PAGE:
About Us

1VA Seal


The  First Virginia Regiment is dedicated to inspiring patriotism, educating the public, and portraying with reasonable accuracy the soldiers and civilians of the Continental Army.


The First Virginia Regiment was authorized by the Virginia Convention of July 17, 1775, as a provincial defense unit composed of six musket and two rifle companies under the command of Patrick Henry. Each company was to consist of 68 enlisted men, with officers to include a captain, lieutenant and ensign (second lieutenant). On December 28, 1775, the Continental Congress in Philadelphia recommended that each regiment should have 10 companies, and the First Virginia soon raised two more musket companies.

Over the course of the war the 1VA Reg’t saw action in the following locations:

Hampton, Jamestown, Norfolk, Great Bridge, Harlem Heights, Trenton, Princeton, Brandywine, Germantown, Valley Forge (winter of 1777-1778), Monmouth, Stony Point, Charleston, Yorktown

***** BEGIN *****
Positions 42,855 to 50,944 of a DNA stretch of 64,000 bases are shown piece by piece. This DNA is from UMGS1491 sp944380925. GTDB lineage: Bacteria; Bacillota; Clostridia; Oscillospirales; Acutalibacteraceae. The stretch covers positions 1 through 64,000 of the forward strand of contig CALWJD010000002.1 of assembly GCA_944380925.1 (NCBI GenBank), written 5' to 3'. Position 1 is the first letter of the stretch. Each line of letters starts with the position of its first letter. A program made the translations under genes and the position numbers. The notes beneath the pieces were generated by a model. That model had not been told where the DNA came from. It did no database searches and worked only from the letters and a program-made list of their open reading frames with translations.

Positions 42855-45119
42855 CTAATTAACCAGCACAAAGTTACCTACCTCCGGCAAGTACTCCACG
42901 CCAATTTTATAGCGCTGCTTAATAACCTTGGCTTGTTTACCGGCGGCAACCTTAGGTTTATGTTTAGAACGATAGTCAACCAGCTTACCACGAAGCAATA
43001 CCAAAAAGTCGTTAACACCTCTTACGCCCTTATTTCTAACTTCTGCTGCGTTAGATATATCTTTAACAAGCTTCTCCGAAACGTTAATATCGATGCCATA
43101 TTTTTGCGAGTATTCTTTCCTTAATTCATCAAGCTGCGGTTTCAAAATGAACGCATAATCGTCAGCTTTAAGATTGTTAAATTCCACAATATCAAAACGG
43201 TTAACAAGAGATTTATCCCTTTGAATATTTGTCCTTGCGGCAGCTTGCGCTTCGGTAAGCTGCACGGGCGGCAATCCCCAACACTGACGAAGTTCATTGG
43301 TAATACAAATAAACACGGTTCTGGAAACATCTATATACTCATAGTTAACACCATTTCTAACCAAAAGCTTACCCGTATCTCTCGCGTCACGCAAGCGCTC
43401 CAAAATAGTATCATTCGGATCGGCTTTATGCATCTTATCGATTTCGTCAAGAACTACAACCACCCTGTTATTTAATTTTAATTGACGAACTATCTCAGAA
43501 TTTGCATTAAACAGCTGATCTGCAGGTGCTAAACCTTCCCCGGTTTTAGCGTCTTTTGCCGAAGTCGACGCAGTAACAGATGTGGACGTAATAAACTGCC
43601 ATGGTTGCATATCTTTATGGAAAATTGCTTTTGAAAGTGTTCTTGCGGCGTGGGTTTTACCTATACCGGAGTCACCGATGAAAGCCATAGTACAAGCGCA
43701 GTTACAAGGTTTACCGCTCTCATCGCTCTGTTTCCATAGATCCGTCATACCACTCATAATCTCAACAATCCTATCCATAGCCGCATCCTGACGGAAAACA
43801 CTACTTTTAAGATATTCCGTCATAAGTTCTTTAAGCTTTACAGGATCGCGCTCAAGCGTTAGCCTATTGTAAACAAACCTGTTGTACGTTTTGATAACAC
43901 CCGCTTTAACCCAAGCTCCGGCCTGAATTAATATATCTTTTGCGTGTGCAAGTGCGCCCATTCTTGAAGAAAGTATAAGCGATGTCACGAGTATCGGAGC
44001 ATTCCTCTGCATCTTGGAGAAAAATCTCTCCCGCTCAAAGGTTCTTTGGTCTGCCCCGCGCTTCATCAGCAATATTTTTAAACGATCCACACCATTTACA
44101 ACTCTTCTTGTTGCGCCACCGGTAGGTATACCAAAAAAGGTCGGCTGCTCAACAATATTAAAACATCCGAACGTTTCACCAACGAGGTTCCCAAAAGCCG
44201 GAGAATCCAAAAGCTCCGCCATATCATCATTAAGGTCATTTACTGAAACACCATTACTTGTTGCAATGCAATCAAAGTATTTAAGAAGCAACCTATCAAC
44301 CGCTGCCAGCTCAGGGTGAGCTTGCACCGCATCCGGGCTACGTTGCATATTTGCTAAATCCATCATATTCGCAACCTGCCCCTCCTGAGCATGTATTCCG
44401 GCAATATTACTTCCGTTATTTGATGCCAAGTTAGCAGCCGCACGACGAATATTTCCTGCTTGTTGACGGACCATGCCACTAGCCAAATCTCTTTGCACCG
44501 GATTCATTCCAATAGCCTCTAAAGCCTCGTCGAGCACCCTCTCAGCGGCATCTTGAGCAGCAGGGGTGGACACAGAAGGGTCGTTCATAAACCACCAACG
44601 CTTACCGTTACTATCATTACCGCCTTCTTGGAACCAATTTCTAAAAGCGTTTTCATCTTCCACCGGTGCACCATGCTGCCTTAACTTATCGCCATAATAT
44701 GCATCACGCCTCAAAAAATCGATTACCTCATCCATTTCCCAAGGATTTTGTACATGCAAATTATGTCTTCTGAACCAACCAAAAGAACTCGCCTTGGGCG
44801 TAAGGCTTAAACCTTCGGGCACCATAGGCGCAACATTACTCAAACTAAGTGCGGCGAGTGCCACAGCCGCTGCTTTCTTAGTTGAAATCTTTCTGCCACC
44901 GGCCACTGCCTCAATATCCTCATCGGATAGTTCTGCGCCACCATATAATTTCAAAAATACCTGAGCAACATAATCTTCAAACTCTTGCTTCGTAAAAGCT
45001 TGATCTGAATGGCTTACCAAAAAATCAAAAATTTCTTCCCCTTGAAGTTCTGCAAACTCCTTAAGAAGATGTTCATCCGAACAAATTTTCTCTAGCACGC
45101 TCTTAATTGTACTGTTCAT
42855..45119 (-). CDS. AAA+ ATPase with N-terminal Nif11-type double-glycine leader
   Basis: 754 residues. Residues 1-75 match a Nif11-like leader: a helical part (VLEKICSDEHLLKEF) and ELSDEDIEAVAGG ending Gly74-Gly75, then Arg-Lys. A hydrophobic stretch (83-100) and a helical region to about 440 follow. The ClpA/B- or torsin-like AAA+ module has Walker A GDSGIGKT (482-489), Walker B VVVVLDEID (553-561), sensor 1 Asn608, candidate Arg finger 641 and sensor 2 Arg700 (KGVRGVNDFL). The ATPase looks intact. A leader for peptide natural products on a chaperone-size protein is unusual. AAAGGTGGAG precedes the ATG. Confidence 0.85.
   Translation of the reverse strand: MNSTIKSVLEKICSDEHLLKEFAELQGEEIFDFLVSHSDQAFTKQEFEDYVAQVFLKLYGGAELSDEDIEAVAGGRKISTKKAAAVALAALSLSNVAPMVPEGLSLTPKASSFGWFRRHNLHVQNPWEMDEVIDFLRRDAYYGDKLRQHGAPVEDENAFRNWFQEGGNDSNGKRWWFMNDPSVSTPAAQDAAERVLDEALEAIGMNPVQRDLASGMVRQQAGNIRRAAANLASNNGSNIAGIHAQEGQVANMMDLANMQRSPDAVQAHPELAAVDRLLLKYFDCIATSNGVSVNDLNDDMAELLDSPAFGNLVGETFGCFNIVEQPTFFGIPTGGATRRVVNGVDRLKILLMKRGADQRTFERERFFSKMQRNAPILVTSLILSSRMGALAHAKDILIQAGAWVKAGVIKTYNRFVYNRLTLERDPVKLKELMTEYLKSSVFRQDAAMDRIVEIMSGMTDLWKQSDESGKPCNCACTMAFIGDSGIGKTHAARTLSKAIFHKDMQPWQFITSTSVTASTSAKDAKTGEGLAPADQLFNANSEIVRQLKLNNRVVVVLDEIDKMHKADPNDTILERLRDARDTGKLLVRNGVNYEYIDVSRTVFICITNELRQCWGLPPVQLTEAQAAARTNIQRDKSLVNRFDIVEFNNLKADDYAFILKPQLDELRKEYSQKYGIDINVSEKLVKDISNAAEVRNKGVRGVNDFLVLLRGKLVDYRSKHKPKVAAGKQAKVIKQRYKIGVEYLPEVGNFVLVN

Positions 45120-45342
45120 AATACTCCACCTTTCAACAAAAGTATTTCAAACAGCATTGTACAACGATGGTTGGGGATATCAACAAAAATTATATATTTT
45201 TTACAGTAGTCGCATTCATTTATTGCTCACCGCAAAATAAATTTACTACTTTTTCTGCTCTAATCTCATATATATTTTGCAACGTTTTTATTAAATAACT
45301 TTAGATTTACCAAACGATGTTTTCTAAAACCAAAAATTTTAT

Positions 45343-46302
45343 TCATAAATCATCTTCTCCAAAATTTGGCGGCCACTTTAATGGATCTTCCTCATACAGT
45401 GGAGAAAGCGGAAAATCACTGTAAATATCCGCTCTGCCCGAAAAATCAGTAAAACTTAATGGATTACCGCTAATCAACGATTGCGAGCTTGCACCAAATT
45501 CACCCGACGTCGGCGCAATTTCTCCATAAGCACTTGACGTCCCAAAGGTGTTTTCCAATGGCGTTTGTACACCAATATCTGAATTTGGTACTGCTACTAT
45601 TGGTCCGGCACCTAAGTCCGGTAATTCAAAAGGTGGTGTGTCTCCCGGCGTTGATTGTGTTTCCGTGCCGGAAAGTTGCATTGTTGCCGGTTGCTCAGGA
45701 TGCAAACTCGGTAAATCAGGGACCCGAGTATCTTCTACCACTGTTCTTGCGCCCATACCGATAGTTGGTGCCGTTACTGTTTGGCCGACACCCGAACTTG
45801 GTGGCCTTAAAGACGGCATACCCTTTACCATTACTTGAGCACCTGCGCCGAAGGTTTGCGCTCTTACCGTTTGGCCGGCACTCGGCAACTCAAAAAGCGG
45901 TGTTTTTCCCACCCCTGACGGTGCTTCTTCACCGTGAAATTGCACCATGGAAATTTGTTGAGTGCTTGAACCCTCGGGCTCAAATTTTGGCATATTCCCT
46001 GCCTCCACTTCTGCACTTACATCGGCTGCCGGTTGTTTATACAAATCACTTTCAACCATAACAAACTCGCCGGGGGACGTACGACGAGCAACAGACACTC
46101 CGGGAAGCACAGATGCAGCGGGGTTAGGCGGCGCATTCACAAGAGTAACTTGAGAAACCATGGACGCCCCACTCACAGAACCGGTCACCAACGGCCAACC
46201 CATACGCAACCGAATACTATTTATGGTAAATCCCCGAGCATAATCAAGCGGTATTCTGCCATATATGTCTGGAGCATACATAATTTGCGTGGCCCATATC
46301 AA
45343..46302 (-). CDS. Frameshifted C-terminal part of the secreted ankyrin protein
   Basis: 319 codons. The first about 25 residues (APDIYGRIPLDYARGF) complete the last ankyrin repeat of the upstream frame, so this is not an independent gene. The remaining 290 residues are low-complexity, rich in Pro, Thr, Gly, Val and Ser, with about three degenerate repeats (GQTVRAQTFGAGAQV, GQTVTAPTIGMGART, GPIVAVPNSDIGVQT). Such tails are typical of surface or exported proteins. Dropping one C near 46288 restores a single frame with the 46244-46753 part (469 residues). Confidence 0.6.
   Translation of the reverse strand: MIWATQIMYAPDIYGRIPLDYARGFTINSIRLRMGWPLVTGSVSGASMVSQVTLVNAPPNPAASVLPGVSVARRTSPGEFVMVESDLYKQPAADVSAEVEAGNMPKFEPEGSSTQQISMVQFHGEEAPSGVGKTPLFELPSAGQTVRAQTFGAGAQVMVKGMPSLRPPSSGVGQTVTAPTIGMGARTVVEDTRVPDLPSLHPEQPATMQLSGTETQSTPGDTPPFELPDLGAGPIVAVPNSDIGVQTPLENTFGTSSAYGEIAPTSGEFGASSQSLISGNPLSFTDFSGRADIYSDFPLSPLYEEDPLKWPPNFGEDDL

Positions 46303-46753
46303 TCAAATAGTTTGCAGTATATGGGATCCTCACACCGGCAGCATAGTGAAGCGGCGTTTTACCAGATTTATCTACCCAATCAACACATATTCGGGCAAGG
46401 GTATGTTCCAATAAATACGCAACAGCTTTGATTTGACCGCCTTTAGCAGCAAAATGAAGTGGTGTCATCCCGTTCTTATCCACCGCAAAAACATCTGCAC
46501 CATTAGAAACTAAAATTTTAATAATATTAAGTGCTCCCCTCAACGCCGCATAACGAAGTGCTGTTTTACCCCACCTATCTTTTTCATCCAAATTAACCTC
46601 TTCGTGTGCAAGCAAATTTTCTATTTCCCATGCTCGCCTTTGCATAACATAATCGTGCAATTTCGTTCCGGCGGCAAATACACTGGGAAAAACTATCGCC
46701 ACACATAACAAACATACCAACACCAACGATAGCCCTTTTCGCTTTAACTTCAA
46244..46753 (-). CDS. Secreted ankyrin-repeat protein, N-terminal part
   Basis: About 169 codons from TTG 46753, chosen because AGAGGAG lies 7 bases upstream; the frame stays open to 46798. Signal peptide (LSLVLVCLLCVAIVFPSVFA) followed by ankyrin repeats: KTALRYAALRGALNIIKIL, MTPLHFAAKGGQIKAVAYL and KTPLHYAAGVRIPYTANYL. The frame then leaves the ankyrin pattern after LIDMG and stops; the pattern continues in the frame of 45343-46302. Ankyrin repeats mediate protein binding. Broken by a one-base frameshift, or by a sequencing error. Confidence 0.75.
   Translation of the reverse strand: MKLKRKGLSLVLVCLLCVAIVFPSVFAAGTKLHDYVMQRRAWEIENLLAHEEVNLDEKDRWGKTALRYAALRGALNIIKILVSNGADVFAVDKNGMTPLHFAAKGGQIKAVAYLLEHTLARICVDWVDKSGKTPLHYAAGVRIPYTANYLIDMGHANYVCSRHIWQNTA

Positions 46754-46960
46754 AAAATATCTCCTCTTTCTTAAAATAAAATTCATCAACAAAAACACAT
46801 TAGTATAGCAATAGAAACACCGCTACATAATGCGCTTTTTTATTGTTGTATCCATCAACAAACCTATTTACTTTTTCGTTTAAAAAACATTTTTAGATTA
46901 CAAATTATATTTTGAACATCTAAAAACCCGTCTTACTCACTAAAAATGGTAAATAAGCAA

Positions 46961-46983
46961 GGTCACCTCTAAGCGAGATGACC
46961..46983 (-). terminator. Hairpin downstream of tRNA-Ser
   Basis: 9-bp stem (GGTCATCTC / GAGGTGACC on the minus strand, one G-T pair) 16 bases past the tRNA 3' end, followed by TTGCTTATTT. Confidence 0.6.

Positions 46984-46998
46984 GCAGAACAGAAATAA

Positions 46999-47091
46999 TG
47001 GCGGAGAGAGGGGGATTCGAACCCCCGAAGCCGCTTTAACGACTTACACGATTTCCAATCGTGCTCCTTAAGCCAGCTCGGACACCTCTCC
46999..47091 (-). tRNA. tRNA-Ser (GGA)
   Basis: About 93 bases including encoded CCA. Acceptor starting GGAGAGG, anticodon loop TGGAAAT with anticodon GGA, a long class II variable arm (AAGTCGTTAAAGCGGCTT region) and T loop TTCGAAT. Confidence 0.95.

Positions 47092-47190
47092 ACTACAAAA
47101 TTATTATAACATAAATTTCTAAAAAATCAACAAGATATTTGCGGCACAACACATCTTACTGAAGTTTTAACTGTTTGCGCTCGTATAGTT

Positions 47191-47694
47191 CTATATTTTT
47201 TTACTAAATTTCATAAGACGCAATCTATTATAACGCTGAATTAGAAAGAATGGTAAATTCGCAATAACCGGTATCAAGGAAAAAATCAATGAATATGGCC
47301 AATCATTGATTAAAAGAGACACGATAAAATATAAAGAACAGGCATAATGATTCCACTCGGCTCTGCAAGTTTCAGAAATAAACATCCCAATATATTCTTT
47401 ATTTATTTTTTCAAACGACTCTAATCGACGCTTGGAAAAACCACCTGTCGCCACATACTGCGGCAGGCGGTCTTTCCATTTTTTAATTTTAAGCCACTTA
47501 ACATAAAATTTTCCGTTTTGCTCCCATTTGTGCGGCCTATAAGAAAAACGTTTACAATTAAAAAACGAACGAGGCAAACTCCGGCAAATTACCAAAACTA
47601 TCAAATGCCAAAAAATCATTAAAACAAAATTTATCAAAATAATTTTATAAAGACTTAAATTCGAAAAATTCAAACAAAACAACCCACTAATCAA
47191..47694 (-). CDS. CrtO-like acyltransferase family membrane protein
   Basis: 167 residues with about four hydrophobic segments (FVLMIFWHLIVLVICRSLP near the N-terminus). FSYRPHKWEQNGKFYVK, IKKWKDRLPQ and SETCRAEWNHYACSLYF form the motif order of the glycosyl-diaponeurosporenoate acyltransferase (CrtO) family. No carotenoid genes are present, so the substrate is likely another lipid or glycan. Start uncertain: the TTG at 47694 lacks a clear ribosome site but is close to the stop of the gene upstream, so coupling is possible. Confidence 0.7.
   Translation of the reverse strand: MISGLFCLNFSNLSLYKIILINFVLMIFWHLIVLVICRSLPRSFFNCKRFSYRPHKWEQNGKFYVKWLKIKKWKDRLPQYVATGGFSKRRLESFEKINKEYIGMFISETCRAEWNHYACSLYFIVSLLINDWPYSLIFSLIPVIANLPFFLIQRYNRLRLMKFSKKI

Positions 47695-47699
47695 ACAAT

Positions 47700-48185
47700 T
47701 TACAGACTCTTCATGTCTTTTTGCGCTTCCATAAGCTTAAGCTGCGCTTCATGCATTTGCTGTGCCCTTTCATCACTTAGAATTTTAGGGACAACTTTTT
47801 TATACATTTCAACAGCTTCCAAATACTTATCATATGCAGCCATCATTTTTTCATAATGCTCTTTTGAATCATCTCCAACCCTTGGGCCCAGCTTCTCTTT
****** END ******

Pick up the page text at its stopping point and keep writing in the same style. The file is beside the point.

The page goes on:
For a full history of the 1VA Reg’t see HERE.

Recreated First Virginia Regiment

The recreated First Virginia Regiment is a Revolutionary War living history and reenactment group that was formed in 1975 and is a founding member of the Continental Line. We portray Continental Army troops from the State of Virginia from 1775 through 1783. The group consists of soldiers who portray the Musket Company, the Artillery Crew, Musick, or the civilians who followed and supported the Army.

The key goals of the Regiment are:

  1. To further the education of the members and the public about American history by way of following as closely as possible the actual conditions prevailing at the time of the American Revolution and immediately thereafter
  2. To rekindle the flames of patriotism and otherwise seek to inspire the involvement and appreciation of all Virginians and Americans in the celebration of America’s independence
  3. To better understand the conditions, attitudes, and experiences of those soldiers and civilians of that period who so wholly dedicated themselves to the causes of freedom